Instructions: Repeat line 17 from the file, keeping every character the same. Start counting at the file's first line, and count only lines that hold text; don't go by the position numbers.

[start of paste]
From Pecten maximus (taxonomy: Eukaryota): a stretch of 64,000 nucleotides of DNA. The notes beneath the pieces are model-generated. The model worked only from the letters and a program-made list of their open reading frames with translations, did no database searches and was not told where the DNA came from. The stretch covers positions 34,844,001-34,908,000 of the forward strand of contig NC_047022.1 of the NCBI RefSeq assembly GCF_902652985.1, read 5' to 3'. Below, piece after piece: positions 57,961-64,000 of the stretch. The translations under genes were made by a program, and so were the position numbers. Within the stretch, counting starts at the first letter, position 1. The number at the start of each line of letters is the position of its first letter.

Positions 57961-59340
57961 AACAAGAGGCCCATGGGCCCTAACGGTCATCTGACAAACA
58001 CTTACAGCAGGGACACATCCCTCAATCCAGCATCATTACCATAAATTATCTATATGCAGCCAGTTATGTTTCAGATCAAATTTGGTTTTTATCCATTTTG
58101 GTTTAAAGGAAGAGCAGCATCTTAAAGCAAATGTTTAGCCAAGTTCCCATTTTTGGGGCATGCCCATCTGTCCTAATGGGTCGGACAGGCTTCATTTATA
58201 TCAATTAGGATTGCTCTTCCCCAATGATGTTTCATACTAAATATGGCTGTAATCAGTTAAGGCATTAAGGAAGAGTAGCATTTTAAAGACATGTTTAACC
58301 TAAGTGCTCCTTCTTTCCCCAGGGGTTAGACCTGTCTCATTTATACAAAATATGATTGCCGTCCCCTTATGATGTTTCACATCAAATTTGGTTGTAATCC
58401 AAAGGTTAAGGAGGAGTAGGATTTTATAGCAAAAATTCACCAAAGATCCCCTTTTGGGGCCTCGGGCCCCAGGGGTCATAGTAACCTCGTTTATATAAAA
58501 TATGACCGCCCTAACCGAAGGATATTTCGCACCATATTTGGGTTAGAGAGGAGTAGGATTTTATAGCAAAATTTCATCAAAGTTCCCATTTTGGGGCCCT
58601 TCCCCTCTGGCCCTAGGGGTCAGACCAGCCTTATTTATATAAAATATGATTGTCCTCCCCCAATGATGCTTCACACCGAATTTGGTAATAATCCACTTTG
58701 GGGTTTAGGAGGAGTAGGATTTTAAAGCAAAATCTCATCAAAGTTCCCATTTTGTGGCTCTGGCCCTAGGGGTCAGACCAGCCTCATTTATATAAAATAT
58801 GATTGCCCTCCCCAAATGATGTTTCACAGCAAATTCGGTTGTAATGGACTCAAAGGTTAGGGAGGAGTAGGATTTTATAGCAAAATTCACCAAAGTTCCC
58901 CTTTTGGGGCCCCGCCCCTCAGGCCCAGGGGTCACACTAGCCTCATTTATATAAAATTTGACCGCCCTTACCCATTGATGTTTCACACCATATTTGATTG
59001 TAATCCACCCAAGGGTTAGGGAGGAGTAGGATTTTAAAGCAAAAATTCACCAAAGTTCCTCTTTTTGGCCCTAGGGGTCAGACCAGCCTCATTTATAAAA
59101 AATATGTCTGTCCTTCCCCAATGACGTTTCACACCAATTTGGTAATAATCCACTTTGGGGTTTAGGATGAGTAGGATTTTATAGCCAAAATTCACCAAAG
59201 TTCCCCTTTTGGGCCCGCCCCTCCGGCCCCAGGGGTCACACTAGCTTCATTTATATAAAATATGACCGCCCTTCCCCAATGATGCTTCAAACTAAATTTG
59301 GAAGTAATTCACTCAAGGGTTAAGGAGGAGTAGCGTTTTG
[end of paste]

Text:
59301 GAAGTAATTCACTCAAGGGTTAAGGAGGAGTAGCGTTTTG